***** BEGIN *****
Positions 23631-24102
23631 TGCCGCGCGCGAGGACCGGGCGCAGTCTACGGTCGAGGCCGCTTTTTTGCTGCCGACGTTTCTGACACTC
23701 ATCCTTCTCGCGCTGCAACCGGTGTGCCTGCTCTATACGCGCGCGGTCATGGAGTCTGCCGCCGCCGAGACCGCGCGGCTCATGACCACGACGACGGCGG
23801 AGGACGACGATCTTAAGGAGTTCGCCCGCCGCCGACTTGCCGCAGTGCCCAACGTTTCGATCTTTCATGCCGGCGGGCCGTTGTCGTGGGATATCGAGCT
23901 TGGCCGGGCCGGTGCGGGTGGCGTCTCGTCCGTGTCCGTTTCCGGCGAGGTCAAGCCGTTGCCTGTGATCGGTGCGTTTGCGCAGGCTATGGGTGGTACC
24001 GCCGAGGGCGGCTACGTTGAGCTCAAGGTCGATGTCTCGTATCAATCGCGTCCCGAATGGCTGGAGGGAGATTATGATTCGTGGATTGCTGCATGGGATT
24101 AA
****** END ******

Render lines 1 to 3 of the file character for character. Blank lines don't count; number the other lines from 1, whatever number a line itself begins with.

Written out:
Positions 23631-24102
23631 TGCCGCGCGCGAGGACCGGGCGCAGTCTACGGTCGAGGCCGCTTTTTTGCTGCCGACGTTTCTGACACTC
23701 ATCCTTCTCGCGCTGCAACCGGTGTGCCTGCTCTATACGCGCGCGGTCATGGAGTCTGCCGCCGCCGAGACCGCGCGGCTCATGACCACGACGACGGCGG